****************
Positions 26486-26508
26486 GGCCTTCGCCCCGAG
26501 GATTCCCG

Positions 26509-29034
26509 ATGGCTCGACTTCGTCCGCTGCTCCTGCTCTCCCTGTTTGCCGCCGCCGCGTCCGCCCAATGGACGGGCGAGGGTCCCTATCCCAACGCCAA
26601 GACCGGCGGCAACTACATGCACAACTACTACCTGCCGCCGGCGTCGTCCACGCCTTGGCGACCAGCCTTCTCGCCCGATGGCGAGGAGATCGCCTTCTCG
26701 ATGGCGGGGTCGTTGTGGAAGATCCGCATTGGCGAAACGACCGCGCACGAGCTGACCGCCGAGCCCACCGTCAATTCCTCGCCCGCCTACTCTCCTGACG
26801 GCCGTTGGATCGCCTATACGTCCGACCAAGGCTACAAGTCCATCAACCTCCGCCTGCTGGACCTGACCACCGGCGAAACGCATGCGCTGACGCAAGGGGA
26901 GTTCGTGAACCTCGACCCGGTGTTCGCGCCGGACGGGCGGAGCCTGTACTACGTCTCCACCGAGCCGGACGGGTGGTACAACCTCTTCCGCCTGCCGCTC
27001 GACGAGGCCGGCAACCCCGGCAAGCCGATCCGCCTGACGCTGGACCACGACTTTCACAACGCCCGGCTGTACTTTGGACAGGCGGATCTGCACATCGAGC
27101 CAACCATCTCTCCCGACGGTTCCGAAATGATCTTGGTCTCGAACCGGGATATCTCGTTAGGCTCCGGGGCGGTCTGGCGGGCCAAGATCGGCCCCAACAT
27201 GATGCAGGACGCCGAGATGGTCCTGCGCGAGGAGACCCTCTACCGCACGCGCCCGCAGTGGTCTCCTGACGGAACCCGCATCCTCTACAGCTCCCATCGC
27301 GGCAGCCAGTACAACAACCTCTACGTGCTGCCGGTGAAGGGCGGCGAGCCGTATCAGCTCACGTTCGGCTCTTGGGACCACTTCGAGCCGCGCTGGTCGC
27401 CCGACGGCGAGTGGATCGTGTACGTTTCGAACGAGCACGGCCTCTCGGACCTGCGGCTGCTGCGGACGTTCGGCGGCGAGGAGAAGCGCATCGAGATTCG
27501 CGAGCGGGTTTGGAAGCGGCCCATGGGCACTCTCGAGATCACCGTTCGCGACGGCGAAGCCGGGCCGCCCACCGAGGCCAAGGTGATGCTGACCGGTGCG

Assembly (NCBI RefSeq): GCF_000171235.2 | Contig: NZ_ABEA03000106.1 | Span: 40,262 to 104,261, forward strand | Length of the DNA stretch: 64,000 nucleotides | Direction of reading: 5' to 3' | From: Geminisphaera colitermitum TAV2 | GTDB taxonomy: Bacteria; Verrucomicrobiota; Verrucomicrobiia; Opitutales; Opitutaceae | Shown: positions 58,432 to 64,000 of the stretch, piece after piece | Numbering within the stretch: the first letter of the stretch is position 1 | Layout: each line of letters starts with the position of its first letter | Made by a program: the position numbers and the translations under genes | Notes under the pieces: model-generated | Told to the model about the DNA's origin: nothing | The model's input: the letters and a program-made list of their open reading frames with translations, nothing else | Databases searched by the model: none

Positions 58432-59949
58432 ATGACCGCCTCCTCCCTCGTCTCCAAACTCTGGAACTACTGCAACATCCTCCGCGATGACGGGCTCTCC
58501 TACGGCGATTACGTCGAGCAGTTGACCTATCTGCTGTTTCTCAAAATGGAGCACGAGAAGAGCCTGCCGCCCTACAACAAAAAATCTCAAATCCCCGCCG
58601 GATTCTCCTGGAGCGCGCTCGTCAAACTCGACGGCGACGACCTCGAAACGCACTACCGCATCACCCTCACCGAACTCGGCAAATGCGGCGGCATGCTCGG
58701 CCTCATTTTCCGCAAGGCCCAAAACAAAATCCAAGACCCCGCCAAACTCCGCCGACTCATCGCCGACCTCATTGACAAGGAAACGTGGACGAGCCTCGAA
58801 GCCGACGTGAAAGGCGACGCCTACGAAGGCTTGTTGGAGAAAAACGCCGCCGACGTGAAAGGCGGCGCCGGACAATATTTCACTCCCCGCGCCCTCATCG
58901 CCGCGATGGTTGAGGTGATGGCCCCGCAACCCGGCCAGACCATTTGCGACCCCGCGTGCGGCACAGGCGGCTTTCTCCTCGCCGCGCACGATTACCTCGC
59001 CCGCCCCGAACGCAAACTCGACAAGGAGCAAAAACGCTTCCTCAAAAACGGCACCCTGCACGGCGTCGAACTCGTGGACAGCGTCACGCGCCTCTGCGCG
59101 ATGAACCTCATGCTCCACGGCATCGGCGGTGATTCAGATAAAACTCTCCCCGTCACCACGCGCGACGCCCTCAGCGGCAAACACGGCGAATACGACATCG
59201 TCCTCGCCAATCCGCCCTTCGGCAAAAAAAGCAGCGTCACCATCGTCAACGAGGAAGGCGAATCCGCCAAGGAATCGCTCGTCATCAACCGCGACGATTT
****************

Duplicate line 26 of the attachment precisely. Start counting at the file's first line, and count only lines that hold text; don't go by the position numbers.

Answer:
59201 TCCTCGCCAATCCGCCCTTCGGCAAAAAAAGCAGCGTCACCATCGTCAACGAGGAAGGCGAATCCGCCAAGGAATCGCTCGTCATCAACCGCGACGATTT